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Swapping Andre Schurrle for Juan Cuadrado will help Chelsea beat FFP

Stu Forster/Getty Images

With rumors swirling that Chelsea are looking to replace Andre Schurrle with Juan Cuadrado in Jose Mourinho's squad, there has been much debate over whether or not this sort of move makes sense for the Blues. We took a closer look at what Cuadrado brings to the table from a playing perspective at an earlier time, and while there's seemingly very little consensus about whether or not this is an upgrade, downgrade, or simply a lateral move from a performance perspective, the purpose of this exercise is simply to look at what sort of impact this move will have on Chelsea's FFP books going forward.

Using the Chelsea FFP database so meticulously maintained by Jake Cohen*, it's pretty easy to figure out exactly where we would stand financially after making this deal. For Andre Schurrle, we're working on the assumption that his transfer fee was £19.5 million, and that he's on a weekly wage of £78,000. This gives us an annual FFP hit of £7.956 million which Schurrle counts against the Chelsea books.

*I hope you're having fun shoveling snow, Jake

So what happens if we sell Schurrle to Wolfsburg for the rumored £23 million? First and foremost, Andre's wages would come off of any FFP calculations. We'd take the remaining book value of the German's £19.5 million transfer fee, in this case, £13.65 million, and subtract it from the £23 million we just received. This gives us a one-time profit of £9.35 million which will show up on the 2014/15 books, and therefore be helping Chelsea out in each of the next three UEFA monitoring periods.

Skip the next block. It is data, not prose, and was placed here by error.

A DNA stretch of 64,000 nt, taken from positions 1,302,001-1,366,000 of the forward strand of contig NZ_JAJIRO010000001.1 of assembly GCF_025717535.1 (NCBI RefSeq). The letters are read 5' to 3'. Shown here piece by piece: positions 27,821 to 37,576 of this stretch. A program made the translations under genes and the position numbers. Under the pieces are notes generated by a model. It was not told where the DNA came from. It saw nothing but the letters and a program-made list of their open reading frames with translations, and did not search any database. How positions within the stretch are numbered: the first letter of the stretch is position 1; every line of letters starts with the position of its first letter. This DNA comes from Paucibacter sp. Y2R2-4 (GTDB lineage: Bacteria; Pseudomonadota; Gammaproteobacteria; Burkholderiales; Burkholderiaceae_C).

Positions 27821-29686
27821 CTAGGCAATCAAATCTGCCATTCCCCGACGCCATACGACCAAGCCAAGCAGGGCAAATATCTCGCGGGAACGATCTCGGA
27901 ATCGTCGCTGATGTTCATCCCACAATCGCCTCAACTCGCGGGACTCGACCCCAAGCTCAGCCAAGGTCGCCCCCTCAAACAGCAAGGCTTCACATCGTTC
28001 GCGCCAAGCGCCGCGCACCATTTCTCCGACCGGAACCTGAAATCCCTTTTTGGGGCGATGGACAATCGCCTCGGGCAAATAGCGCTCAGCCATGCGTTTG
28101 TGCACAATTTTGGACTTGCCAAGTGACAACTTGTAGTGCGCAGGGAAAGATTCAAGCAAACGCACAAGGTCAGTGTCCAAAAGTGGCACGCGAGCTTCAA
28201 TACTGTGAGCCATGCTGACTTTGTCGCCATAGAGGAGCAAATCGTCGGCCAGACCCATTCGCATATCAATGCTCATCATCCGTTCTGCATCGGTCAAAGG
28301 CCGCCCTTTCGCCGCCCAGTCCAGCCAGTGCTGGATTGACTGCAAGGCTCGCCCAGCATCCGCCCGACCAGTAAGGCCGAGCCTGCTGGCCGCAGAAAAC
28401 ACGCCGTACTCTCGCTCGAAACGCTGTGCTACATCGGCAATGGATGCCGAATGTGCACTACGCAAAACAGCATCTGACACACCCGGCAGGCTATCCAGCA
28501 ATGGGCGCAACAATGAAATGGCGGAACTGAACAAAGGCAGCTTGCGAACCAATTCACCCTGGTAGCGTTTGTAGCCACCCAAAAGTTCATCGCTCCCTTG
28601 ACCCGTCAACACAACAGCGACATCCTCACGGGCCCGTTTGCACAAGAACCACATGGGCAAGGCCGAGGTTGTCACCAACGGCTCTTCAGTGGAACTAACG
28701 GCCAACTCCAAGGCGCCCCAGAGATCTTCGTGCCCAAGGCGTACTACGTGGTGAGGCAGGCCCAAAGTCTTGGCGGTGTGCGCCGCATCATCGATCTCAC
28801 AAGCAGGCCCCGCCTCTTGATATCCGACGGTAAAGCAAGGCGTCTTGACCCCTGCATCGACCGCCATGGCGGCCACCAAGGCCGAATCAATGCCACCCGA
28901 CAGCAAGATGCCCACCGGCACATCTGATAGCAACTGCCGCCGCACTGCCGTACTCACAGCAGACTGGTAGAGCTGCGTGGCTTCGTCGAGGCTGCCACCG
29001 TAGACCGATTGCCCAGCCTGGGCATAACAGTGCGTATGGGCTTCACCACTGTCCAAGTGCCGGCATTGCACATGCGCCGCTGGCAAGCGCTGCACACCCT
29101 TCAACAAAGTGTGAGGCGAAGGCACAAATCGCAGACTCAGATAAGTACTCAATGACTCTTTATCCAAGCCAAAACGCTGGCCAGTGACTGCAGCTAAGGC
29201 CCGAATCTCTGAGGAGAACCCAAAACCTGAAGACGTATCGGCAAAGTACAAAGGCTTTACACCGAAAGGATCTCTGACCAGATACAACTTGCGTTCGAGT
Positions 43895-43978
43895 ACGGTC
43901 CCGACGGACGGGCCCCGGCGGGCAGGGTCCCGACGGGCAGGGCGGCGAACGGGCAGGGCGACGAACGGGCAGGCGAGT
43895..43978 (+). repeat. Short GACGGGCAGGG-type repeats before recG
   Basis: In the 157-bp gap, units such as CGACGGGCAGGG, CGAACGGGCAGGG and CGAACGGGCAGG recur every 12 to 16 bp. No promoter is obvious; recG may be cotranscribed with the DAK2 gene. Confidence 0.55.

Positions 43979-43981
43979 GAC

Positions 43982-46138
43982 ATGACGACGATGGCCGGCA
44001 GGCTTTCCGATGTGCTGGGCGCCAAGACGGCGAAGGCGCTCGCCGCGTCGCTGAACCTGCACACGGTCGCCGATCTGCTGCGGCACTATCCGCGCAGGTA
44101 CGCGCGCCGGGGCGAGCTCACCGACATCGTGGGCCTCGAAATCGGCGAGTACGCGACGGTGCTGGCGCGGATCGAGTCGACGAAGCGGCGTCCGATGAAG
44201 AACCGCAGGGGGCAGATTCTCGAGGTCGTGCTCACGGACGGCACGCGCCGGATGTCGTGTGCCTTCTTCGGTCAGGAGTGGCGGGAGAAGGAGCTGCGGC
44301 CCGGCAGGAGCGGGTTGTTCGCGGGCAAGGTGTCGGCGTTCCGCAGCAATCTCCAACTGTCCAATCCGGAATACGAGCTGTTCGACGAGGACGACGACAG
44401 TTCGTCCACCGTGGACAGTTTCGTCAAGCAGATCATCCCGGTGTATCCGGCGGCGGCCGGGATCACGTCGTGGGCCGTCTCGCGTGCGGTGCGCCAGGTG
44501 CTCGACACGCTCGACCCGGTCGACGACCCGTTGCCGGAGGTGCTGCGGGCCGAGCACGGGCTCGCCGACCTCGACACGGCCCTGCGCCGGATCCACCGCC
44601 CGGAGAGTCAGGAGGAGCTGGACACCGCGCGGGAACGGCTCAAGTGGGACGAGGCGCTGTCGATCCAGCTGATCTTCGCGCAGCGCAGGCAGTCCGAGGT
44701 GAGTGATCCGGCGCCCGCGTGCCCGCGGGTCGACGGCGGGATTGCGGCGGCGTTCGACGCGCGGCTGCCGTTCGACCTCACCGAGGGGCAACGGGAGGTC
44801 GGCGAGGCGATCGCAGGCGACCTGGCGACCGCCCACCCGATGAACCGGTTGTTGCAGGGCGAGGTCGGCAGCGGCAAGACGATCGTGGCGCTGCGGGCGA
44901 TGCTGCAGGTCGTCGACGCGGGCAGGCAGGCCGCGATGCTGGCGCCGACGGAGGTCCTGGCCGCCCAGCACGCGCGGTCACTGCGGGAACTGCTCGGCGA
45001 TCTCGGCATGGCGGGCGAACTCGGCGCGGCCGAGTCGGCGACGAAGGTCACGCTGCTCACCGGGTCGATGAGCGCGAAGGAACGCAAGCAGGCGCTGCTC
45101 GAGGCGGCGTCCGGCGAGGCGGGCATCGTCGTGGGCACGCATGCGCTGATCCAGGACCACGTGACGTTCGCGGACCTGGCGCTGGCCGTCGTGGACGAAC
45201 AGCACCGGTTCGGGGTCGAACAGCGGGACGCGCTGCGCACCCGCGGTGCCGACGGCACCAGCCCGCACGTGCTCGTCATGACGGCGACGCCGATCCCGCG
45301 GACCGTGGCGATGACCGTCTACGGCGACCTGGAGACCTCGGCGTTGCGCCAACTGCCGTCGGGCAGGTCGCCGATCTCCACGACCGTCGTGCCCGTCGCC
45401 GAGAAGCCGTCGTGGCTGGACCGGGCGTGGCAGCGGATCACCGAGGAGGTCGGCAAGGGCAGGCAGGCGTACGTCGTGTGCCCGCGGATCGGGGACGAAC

So what would Cuadrado do to Chelsea's books if signed? Ideally, the Blues would keep his FFP hit as close to Schurrle's as possible. At this point, we need to make two assumptions. The first one I'm going to make is that Fiorentina don't negotiate, and force Chelsea to meet the full buyout figure in the Colombian's contract. The second is that Chelsea agree to a five and a half year deal with Cuadrado, something which would make sense based on past January transfer dealings.

Making both of the above assumptions, Chelsea would need to agree a wage of about £62,000 per week in order to match Schurrle's annual FFP hit. Matching Schurrle's £78,000 per week would increase the Blues' annual FFP expenditure to £8.783 million, while giving the Fioretina man a (frankly ridiculous) £100,000 per week would bring the annual hit all the way up to £9.927 million. Even with that final scenario, which Chelsea will almost certainly never agree to, Chelsea would still be basically breaking even from an FFP perspective over the five and a half years of this contract, while being ahead in each of the next three monitoring periods.

If you're of the opinion that Cuadrado would be a greater asset to Jose Mourinho's side than Schurrle on the pitch, the financial implications of a January transfer make this deal a no-brainer. If you think that there wouldn't be much of a dropoff from Schurrle to Cuadrado, it probably makes sense to want to wait to do this deal in the summer, if possible, but the FFP implications still probably make the deal worth doing in January if forced, especially given the form the German forward has been in this season. The only time the financial benefits of this sort of move don't make any sense is if you rate Schurrle quite a bit higher than Cuadrado, in which case it would make sense to simply maintain the status quo.

Regardless of what happens in this particular instance, I think Chelsea fans should all probably get used to seeing the club making changes to their squad depth frequently going forward, as doing so will provide them to have a little extra money to spend while remaining compliant with FFP.

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